The announcement appeared intended to punctuate Russia’s effort to position itself as an increasingly decisive broker in resolving the antigovernment uprising in Syria, Russia’s last ally in the Middle East and home to Tartus, its only foreign military base outside the former Soviet Union. The announcement also came a day after Russia said it was halting new shipments of weapons to the Syrian military until the conflict settled down.
Russia has occasionally sent naval vessels on maneuvers in the eastern Mediterranean, and it dispatched an aircraft-carrying battleship, the Admiral Kuznetsov, there for maneuvers with a few other vessels from December 2011 to February 2012. There were rumors in recent weeks that the Russians planned to deploy another naval force near Syria.
But the unusually large size of the force announced on Tuesday was considered a message, not just to the region but also to the United States and other nations supporting the rebels now trying to depose Syria’s president, Bashar al-Assad.
Tartus consists of little more than a floating refueling station and some small barracks. But any strengthened Russian presence there could forestall Western military intervention in Syria.
The Russian announcement got a muted response in Washington. “Russia maintains a naval supply and maintenance base in the Syrian port of Tartus,” said Tommy Vietor, a spokesman for the National Security Council. “We currently have no reason to believe this move is anything out of the ordinary, but we refer you to the Russian government for more details.”
The announcement came as a delegation of Syrian opposition figures was visiting Moscow to gauge if Russia would accept a political transition in Syria that excludes Mr. Assad. It also coincided with a flurry of diplomacy by Kofi Annan, the special Syria envoy from the United Nations and the Arab League, who said Mr. Assad had suggested a new approach for salvaging Mr. Annan’s sidelined peace plan during their meeting on Monday in Damascus.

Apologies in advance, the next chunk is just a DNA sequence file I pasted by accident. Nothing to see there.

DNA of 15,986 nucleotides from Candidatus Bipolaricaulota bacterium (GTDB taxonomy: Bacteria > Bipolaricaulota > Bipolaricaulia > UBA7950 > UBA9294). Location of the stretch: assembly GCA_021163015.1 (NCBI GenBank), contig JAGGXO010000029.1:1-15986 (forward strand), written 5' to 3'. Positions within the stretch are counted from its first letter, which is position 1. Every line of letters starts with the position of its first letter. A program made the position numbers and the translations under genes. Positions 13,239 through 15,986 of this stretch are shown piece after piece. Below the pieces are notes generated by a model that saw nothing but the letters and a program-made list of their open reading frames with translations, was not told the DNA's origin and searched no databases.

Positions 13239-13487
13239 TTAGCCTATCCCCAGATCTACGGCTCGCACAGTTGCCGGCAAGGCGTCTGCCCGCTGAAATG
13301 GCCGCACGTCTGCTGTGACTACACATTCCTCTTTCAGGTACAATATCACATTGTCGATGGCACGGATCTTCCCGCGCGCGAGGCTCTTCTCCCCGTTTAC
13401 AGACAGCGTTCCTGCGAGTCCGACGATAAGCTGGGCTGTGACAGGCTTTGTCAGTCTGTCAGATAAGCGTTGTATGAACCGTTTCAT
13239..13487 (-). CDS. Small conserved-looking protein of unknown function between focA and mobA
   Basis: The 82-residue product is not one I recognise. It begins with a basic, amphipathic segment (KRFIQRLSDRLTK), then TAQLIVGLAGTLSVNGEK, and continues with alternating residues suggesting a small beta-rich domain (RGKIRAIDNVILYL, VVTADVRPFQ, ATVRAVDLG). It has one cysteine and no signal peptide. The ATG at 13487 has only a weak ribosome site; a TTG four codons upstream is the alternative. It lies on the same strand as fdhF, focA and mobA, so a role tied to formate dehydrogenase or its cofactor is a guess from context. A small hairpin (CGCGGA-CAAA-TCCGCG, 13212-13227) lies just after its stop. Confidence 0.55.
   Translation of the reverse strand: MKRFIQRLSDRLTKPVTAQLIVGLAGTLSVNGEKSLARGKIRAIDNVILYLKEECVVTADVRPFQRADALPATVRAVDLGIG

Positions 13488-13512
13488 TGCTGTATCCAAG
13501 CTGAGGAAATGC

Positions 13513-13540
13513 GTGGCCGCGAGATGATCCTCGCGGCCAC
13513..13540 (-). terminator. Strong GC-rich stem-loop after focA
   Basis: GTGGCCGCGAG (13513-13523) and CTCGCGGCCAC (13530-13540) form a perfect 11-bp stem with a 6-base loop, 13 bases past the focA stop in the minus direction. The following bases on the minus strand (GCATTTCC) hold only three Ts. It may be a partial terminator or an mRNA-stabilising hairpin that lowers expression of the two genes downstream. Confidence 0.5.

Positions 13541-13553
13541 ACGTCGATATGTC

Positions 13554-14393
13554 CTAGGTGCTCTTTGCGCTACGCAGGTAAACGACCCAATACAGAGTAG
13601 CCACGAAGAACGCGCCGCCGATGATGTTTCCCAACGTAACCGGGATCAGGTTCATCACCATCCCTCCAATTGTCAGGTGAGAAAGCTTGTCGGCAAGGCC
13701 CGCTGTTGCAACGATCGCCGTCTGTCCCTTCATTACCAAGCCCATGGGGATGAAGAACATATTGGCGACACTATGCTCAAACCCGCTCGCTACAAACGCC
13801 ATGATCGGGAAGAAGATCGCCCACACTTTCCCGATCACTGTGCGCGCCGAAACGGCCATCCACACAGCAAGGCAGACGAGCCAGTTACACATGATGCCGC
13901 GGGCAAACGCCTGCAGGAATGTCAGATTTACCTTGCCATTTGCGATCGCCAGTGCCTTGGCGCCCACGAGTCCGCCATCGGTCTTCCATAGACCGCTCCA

While the Kremlin has repeatedly opposed foreign military intervention in Syria, Russian military officials have hinted at a possible role in Syria for their naval power. The ships have been presented as a means either to evacuate Russian citizens or to secure the fueling station at Tartus.
A statement by the Defense Ministry said ships had embarked from ports of three fleets: those of the Northern, the Baltic Sea and the Black Sea, and would meet for training exercises in the Mediterranean and Black Seas. Taking part, the statement said, would be two Black Sea Fleet landing craft that can carry marines: the Nikolai Filchenkov and the Tsezar Kunikov.
Russia’s Interfax news agency cited an unnamed military official as saying that an escort ship, the Smetlivy, would stop in Tartus for resupplying in three days — though it had presumably recently left its home port of Sevastopol, in the Black Sea.
Another contingent, from the Arctic Ocean base of Severomorsk, in the Murmansk Fjord, will take longer to arrive. That convoy includes three landing craft with marines escorted by an antisubmarine ship, the Admiral Chabanenko.
The voyage to the Mediterranean was unrelated to the Syrian conflict, the official said, but the boats laden with marines would stop in Tartus to “stock up on fuel, water and food.”
Visits on Tuesday by Mr. Annan to Iran, the Syrian government’s most important regional ally, and Iraq, Syria’s neighbor to the east, which fears a sectarian spillover from the conflict, came as a deadline of July 20 approaches. That is when the United Nations Security Council is to decide whether to renew the mission of 300 observers in Syria charged with monitoring the introduction of Mr. Annan’s peace plan. The observers’ work was suspended nearly a month ago because it was too dangerous.
At a news conference in Tehran, Mr. Annan reiterated his view that the Iranians had a role to play in resolving the conflict, despite objections from the United States. Mr. Annan also said Mr. Assad had proposed altering the peace proposal so that the most violent areas of the country would be pacified first. The current plan calls for an immediate cessation of all violence everywhere as a first step.